Improved Flexibility

Flexibility of the spine is important to allow joints to move through their full range of motion and to maintain good posture, balance, and prevent injuries.

The previously mentioned study also found a significant change in trunk flexibility after an eight-week inversion program.

Muscle Relaxation

When the body is placed in an upside down position, the muscles of the trunk and back are pulled by the weight of the body, allowing for them to stretch and lengthen, which may contribute to increased relaxation.

There is little high-quality evidence to support physical changes due to traction. It may temporarily take the pressure off compressed nerves and help stretch the muscles, but without functional restoration through physical therapy and chiropractic care, results may be temporary.

Conservative Treatment to Avoid Surgery

A 2012 study looked at the effects of intermittent extreme traction with an inversion device in patients with pain and disability due to low back disc compression.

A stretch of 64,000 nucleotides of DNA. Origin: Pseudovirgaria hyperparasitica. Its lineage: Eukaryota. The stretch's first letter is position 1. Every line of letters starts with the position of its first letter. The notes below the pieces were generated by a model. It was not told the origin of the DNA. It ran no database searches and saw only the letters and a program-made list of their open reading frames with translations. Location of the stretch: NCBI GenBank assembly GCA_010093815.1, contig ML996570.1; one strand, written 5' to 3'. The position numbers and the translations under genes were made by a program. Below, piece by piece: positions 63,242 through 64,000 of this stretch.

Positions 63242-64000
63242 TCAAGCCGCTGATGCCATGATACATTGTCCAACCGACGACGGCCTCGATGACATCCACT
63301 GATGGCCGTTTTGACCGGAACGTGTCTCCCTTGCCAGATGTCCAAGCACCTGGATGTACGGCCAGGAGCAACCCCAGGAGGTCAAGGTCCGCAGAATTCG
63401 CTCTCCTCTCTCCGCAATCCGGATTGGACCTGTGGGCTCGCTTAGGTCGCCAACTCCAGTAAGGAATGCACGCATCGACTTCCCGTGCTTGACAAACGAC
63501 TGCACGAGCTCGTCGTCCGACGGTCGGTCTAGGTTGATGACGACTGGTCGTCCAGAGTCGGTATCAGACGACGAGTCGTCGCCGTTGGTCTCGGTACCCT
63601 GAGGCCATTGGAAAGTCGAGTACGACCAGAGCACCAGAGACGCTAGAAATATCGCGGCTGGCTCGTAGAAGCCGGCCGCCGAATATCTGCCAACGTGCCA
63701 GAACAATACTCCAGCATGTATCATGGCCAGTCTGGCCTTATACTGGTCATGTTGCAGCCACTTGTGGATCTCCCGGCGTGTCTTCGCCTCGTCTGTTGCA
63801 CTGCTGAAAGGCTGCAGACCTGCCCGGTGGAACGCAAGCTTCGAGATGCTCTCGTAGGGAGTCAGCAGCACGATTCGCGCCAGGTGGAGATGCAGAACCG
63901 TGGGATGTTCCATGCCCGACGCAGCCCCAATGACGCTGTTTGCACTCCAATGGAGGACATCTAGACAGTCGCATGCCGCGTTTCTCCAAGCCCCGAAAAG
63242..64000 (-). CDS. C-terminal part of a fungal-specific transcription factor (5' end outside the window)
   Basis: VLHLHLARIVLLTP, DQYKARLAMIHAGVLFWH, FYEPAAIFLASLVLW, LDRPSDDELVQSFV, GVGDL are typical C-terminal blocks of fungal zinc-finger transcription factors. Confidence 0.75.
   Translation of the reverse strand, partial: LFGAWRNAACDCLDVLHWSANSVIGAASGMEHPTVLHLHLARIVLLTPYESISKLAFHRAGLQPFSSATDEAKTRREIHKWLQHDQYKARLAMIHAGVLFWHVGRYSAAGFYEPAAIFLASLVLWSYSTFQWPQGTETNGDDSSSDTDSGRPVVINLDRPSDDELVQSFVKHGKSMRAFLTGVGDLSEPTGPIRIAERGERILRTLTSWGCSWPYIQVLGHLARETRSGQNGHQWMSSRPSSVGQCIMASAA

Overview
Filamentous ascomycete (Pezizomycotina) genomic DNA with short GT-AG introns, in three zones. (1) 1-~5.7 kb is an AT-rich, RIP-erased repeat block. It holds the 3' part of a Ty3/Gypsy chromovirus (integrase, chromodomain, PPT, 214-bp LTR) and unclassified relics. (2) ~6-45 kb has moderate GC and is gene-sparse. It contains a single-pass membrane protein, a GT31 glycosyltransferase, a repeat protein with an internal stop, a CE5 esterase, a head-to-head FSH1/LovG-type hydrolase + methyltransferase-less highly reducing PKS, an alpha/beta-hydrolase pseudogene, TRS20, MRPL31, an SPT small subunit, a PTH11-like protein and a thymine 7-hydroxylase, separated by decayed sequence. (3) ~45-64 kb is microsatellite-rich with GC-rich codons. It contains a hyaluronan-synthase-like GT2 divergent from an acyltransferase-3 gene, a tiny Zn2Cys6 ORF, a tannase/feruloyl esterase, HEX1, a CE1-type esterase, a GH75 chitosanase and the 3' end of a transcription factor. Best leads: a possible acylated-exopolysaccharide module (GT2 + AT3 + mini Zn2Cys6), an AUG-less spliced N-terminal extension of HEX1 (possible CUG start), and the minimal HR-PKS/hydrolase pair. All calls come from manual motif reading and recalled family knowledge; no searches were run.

Surgical intervention was avoided in 10 patients (76.9 percent) in the inversion group and avoided in only two patients (22.2 percent) in the noninversion group. Therefore, inversion therapy may help avoid surgery in a safe and economical way.

Inversion Table Exercises

Most inversion tables are designed to simply stretch the back. The user can choose if they want to be partially inverted or completely upside down, and they may remain inverted for short periods of time, or stay inverted for longer sessions.

Some people choose to do exercises such as torso rotations, ab crunches, or inverted squats, but there is no evidence to support that exercises while done inverted on the table are better than similar exercises in standing or lying positions.

Inversion therapy increases the pressure and blood flow to the head and upper body. People that are advised against the use of inversion tables include those with:

  • heart or circulatory disorders
  • high blood pressure
  • glaucoma
  • retinal detachment
  • swelling
  • unhealed fractures
  • joint problems
  • pregnancy

Although there is some evidence to support the use of gravity-assisted traction, a 2013 Cochrane review concludes that there is not enough high-quality evidence to say that traction helps patients with low back pain with or without sciatica.